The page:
Cheng, Chin-Hua (2021-05). Corrosion Behavior on Mild Carbon Steel C1018 in Supercritical CO2 Environment. Doctoral Dissertation.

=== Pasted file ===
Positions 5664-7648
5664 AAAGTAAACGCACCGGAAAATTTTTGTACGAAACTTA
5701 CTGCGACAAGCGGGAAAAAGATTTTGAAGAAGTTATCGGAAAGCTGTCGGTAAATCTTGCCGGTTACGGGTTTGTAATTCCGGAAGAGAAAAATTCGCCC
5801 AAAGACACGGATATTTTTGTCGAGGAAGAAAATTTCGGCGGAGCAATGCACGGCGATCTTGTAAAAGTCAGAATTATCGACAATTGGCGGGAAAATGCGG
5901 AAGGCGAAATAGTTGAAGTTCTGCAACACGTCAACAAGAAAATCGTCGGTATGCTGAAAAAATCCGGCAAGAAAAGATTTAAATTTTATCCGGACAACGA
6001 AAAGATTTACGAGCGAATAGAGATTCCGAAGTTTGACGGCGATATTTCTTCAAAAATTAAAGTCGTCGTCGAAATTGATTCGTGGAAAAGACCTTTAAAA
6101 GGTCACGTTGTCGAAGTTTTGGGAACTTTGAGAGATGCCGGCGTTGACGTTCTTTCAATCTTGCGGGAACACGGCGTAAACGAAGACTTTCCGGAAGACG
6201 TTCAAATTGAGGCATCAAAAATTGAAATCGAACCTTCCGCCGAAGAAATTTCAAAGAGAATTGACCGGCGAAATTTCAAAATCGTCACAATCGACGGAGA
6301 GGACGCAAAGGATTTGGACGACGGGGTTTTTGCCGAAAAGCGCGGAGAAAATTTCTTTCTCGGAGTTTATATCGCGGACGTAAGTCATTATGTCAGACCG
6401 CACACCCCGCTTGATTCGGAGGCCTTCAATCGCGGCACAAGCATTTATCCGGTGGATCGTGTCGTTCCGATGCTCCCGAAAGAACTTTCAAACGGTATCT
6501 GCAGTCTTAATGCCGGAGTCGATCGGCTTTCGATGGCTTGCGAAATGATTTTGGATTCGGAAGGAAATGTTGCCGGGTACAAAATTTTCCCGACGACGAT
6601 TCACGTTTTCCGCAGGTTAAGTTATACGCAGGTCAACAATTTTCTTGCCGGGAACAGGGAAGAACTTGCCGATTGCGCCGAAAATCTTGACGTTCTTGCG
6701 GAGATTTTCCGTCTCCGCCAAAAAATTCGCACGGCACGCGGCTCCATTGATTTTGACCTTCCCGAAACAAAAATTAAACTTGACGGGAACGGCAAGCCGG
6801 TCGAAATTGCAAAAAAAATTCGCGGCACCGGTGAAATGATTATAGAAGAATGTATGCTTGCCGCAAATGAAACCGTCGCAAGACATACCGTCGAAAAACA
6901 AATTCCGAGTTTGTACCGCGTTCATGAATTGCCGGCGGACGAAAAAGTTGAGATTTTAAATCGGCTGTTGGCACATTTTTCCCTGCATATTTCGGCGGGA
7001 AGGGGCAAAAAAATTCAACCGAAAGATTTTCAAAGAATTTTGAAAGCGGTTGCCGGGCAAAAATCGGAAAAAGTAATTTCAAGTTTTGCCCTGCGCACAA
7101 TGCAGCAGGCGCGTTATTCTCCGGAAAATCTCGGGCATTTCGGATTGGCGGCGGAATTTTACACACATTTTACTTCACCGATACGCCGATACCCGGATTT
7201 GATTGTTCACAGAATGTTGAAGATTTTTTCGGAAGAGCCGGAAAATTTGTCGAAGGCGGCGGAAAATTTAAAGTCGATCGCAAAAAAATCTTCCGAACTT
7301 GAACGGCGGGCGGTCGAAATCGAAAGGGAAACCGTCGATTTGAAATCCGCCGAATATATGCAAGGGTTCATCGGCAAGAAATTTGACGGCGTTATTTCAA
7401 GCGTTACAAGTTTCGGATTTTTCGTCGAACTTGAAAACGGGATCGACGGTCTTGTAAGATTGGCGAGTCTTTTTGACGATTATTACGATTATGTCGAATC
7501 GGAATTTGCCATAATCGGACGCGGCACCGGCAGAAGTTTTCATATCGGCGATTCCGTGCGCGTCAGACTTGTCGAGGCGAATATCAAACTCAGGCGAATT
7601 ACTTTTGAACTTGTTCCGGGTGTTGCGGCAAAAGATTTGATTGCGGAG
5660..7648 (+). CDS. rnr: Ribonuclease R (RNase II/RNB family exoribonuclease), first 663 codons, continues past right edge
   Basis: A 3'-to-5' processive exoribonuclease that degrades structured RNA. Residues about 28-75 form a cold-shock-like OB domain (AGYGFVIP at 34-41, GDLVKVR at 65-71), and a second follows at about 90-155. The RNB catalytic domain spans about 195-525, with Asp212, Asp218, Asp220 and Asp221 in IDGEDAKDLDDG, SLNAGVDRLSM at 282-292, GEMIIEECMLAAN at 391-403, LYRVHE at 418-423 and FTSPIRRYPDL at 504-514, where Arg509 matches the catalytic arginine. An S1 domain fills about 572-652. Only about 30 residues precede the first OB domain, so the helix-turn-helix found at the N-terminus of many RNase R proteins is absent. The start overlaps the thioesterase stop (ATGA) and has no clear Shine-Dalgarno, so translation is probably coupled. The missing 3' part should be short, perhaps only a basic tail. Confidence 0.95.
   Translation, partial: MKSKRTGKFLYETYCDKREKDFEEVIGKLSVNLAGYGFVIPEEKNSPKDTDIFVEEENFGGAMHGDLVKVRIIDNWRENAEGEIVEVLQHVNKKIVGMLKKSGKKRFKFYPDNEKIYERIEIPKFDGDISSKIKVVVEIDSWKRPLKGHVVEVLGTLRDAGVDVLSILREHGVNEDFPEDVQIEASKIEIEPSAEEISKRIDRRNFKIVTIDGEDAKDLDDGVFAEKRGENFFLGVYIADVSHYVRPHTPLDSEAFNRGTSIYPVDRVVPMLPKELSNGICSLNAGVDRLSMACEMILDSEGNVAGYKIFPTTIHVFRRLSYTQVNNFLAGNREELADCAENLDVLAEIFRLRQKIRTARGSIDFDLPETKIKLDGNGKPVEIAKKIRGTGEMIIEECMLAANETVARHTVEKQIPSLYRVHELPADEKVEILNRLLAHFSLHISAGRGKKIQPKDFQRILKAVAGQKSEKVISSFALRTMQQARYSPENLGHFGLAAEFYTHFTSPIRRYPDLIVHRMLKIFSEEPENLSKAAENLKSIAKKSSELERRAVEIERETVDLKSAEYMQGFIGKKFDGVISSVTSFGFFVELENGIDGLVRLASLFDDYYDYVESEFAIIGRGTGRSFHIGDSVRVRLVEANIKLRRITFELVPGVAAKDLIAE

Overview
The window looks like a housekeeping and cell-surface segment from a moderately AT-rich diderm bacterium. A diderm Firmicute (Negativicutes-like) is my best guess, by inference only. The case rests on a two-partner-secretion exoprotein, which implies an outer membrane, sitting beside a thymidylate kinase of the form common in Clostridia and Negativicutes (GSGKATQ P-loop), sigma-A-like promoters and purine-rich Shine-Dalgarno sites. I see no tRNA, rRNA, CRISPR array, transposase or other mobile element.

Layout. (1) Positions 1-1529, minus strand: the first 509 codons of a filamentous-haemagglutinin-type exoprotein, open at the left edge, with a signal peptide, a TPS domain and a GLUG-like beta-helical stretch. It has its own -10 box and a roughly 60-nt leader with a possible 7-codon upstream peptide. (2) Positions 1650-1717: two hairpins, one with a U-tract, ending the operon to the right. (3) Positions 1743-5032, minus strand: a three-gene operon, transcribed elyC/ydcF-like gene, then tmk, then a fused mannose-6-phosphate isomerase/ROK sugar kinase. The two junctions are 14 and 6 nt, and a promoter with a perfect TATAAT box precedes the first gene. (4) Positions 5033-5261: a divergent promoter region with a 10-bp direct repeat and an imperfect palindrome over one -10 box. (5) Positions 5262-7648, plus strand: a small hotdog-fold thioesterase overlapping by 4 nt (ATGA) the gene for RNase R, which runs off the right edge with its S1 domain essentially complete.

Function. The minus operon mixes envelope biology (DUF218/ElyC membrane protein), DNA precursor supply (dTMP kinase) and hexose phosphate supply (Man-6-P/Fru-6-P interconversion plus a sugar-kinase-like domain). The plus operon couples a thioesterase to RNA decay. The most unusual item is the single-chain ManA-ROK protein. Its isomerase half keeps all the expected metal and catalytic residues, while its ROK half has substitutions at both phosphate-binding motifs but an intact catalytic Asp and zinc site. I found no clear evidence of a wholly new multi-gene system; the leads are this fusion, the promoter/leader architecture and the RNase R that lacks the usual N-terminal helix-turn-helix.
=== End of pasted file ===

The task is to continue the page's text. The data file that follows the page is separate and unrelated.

The first part of this dissertation was designed to evaluate three different types of tungsten-based electrodes, which were made in house, and find out the best electrode to measure stable signals in a severe environment (high temperature and high pressure). Electrochemical performance and crystal microstructures of three different types of tungsten-based electrodes were evaluated in pH range of 3 to 10 at room temperature and elevated temperatures. Tungsten/tungsten oxide electrodes were prepared by thermal-oxidized and electrochemical-polarized methods and compared with pure metallic tungsten electrode. The electrochemical properties of the electrochemical-polarized tungsten/tungsten oxide electrode were examined by Cyclic Voltammetry and Mott Schottky testing. Crystal microstructures of the thermal-oxidized and electrochemical-polarized tungsten/tungsten oxide electrodes were confirmed as W/WO3/WO2 and W/H2WO4. The pH measurements of all the prepared tungsten-based electrodes responding to temperature over a wide range of pH values were examined by Open Circuit Potential at room temperature and elevated temperatures. The second part of this study was aimed to compare the corrosion rate predictions obtained from a state-of-the-art CO2 corrosion modeling with experimental results on mild carbon steel (C1018) exposed in brine solutions in both sub-critical CO2 and supercritical CO2 (SC-CO2) environments. Corrosion behavior of mild carbon steel were investigated by immersing in a still 1 wt.% NaCl solution at temperatures from 60 - 120oC under both 400 psi (sub-critical CO2) and under 1600 psi (supercritical CO2), respectively. The kinetics of the corrosion process on C1018 were studied by Linear Polarization Resistance (LPR) and Electrochemical Impendence Spectrum (EIS). Surface morphology, element distributions on the surface, and crystal structures of C1018 were evaluated by Scanning Electron Microscopy (SEM), X-ray Diffraction (XRD), and X-ray Photoelectron Microscopy (XPS). The LPR results indicated that the corrosion rates of C1018 in the sub-critical CO2 environment at steady state were higher than the predicted theoretical values at high temperature, whereas the corrosion rates of C1018 in the supercritical environment at steady state decreased with the increase of temperature and were found consistently lower than its predicted values. The last part of this study focused mainly on the kinetics and corrosion behavior of C1018 in supercritical CO2 environment with the presence of H2S gas. Considering the solubility limit of H2S gas in water, low concentrations of H2S gas (5 ppm, 50 ppm, 100 ppm, and 200 ppm) were created via a wet chemical method before temperature and pressure were increased to the same level of our previous research interests (same as in the second part of this study). The kinetics and corrosion behavior were studied by using Weight Loss method (WL), LPR, and EIS technologies. A corrosion mechanism was tentatively proposed to explain the complicated corrosion phenomenon caused by CO2 corrosion with H2S corrosion in the supercritical CO2 environment. Several crucial factors that could largely influence the corrosion rate in the supercritical environment such as temperature, pressure, H2S concentration, and exposure time, were interpreted and ranked.